What I normally do with magazines is flick through the pages, check if something catches my eyes then start reading that particular article. Well not this time! I had to read every single word of Mother & Baby from pages 1-162 even the ads. Speaking of which there are hundreds of ads in this issue (Oct/Nov 2012 – 25 years celebration) ranging from pharmaceutical products to food and fashion. Here is the low down of its content:
- 50x 1 page ads (this does not include story-related advertisements)
- 4x 1/2 page ads
- 5x 1/3 page ads
- 46 pages of parenting related articles without ads or any other type of promotional items
- the rest are 70 pages of stories promoting items such as books, fashion, baby accessories and furniture
To be honest, I was bored with this magazine. Sure it had some interesting information on things related to parenting such as the new Dad and Partner Pay (DAPP) from the federal government or a website about booking cabins and camp sites . But most of it was general information that I could have easily found on the Internet. In fact, most of the stories/articles were rehashed from what people already know – organising a children’s party, looking after newborn and planning for the birth of your baby. However, there was a story about a woman who had Gestational Breast Cancer that I thought was quite interesting. According to the article, about 200 women experience pregnancy-related breast cancer every year in Australia.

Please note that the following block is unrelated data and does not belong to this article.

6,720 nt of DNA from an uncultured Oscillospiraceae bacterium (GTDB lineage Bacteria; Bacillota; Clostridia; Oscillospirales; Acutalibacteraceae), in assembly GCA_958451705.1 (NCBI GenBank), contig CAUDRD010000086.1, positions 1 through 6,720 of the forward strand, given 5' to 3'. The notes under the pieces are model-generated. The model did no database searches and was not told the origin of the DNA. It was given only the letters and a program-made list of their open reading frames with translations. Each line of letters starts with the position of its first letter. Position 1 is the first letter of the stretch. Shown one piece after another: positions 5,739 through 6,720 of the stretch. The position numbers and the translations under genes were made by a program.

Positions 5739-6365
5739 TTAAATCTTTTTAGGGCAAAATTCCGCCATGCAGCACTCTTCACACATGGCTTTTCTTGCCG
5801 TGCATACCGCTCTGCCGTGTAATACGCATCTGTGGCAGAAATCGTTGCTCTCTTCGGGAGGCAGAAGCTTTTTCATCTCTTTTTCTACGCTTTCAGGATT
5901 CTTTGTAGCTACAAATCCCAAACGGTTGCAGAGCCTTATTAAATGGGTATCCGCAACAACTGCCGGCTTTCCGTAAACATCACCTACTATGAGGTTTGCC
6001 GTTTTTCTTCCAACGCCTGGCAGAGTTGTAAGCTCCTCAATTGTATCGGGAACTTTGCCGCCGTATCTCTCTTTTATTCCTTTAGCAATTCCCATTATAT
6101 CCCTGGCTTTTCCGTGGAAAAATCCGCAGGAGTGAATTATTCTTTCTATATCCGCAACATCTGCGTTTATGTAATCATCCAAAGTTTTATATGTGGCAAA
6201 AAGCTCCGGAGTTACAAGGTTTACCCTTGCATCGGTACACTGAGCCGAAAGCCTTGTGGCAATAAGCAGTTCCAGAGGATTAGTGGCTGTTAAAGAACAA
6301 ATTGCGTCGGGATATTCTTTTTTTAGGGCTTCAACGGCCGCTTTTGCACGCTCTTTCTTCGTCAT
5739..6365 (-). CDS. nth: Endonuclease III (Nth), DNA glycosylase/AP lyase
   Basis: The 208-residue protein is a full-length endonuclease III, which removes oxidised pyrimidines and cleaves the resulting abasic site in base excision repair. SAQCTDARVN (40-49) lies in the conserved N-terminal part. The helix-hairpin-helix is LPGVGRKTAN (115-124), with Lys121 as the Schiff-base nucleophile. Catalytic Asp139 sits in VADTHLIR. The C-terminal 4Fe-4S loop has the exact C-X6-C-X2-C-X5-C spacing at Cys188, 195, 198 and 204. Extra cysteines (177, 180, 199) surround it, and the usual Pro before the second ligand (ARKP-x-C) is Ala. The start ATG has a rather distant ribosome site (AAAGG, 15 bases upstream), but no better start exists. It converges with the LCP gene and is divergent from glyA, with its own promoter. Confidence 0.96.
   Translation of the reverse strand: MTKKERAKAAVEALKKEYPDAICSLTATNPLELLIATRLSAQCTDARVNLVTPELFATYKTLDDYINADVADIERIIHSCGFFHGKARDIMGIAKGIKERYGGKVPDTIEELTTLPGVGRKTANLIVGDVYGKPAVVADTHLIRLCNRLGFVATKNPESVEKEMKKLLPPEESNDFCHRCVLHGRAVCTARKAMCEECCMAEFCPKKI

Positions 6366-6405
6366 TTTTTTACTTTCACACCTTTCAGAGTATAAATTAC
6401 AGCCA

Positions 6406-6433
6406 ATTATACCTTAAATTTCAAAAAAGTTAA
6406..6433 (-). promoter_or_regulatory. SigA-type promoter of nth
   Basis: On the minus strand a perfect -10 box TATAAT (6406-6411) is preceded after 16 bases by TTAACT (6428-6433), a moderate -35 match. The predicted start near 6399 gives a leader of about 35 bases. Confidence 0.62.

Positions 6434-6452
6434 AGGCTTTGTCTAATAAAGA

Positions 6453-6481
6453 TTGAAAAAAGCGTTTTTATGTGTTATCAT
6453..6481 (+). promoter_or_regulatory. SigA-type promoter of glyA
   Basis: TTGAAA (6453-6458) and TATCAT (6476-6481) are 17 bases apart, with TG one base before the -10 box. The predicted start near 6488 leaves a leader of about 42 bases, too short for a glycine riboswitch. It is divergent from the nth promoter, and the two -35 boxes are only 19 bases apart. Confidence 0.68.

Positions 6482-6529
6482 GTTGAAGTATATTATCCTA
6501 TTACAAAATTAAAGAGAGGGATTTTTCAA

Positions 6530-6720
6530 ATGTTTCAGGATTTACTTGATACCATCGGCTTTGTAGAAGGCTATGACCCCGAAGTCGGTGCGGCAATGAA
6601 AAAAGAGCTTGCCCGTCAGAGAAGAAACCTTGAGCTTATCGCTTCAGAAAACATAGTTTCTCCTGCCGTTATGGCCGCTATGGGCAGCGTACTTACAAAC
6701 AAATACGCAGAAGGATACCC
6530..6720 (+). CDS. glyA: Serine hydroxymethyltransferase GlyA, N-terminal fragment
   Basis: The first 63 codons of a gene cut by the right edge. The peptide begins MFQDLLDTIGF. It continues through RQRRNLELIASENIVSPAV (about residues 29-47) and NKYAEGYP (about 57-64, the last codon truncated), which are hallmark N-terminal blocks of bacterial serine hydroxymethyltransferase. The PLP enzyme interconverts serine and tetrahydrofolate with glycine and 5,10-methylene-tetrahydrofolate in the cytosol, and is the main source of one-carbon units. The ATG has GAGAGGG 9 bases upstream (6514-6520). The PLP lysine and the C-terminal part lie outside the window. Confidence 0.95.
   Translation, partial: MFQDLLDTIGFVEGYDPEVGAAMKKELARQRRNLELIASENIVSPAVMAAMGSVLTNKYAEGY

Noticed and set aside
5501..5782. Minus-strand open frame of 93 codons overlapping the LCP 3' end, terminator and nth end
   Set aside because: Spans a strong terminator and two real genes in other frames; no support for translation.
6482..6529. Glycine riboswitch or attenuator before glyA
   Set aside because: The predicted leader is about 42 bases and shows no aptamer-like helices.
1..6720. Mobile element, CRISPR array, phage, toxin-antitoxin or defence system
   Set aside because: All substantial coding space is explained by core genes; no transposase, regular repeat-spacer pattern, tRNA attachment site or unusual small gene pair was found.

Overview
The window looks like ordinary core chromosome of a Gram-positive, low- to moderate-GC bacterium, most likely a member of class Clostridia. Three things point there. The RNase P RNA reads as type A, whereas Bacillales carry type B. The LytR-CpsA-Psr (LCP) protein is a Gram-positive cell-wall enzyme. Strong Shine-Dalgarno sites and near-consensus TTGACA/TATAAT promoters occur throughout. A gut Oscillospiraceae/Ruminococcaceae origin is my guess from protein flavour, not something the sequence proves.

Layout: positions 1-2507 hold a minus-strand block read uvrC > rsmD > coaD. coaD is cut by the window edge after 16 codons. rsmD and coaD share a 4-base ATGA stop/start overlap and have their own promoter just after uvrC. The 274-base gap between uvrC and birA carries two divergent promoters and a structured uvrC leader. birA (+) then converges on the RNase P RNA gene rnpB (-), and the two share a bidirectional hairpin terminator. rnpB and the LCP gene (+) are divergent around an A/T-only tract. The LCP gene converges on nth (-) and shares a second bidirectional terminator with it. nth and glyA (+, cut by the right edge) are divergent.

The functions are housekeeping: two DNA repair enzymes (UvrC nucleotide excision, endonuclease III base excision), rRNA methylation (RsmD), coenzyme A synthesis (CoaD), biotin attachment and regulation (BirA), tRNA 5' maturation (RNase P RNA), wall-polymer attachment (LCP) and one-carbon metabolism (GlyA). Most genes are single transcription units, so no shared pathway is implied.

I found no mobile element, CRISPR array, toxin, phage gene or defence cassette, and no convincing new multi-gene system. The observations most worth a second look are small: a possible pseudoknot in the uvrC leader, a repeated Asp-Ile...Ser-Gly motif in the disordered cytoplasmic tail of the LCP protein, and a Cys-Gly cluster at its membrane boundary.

It’s interesting to note that there was an article about judgmental mothers and dealing with unwanted parental advice. But who’s judging who? Seems to me this whole magazine is also finding fault in your own parenting. Take for example the fact that it does not have any ads for baby formula products, but a number of ads for breast pumps and breastfeeding. In other words, it’s giving you the message that to be a great parent/mum you have to breastfeed. How about those women who may not have enough breast milk to feed their newborn. Should they let their baby starve for the sake of being a ‘great’ parent/mum?
Overall, a light magazine to flick through at the doctors/dental surgery. If you must buy it, do so because you like looking at the glossy colourful photographs of gorgeous models with their beautiful babies. Otherwise, spend the money on a cup of coffee for yourself and an ice cream for your little one.